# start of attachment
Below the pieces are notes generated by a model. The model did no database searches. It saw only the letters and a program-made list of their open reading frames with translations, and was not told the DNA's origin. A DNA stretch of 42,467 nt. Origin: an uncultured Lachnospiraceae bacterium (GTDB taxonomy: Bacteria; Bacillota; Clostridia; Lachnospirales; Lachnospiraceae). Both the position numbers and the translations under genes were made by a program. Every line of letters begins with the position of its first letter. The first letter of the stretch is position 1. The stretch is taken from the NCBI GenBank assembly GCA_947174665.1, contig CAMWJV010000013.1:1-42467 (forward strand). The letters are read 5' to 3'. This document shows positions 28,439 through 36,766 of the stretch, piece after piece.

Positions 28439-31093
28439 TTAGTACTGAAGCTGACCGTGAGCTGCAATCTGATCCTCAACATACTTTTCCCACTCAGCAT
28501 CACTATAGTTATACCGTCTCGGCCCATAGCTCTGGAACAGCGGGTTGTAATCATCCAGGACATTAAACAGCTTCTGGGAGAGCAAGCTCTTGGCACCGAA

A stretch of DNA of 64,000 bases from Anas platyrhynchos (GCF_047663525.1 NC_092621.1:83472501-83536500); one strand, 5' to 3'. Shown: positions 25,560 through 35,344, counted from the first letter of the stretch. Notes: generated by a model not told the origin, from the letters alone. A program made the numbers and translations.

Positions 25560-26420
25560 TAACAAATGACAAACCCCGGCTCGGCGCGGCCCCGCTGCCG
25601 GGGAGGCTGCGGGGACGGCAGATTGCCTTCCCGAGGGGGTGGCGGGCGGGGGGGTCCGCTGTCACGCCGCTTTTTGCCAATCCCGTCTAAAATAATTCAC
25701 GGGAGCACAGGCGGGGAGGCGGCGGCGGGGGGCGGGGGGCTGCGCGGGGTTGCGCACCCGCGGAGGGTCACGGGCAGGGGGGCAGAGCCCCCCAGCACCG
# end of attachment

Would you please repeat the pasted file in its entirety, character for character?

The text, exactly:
Below the pieces are notes generated by a model. The model did no database searches. It saw only the letters and a program-made list of their open reading frames with translations, and was not told the DNA's origin. A DNA stretch of 42,467 nt. Origin: an uncultured Lachnospiraceae bacterium (GTDB taxonomy: Bacteria; Bacillota; Clostridia; Lachnospirales; Lachnospiraceae). Both the position numbers and the translations under genes were made by a program. Every line of letters begins with the position of its first letter. The first letter of the stretch is position 1. The stretch is taken from the NCBI GenBank assembly GCA_947174665.1, contig CAMWJV010000013.1:1-42467 (forward strand). The letters are read 5' to 3'. This document shows positions 28,439 through 36,766 of the stretch, piece after piece.

Positions 28439-31093
28439 TTAGTACTGAAGCTGACCGTGAGCTGCAATCTGATCCTCAACATACTTTTCCCACTCAGCAT
28501 CACTATAGTTATACCGTCTCGGCCCATAGCTCTGGAACAGCGGGTTGTAATCATCCAGGACATTAAACAGCTTCTGGGAGAGCAAGCTCTTGGCACCGAA

A stretch of DNA of 64,000 bases from Anas platyrhynchos (GCF_047663525.1 NC_092621.1:83472501-83536500); one strand, 5' to 3'. Shown: positions 25,560 through 35,344, counted from the first letter of the stretch. Notes: generated by a model not told the origin, from the letters alone. A program made the numbers and translations.

Positions 25560-26420
25560 TAACAAATGACAAACCCCGGCTCGGCGCGGCCCCGCTGCCG
25601 GGGAGGCTGCGGGGACGGCAGATTGCCTTCCCGAGGGGGTGGCGGGCGGGGGGGTCCGCTGTCACGCCGCTTTTTGCCAATCCCGTCTAAAATAATTCAC
25701 GGGAGCACAGGCGGGGAGGCGGCGGCGGGGGGCGGGGGGCTGCGCGGGGTTGCGCACCCGCGGAGGGTCACGGGCAGGGGGGCAGAGCCCCCCAGCACCG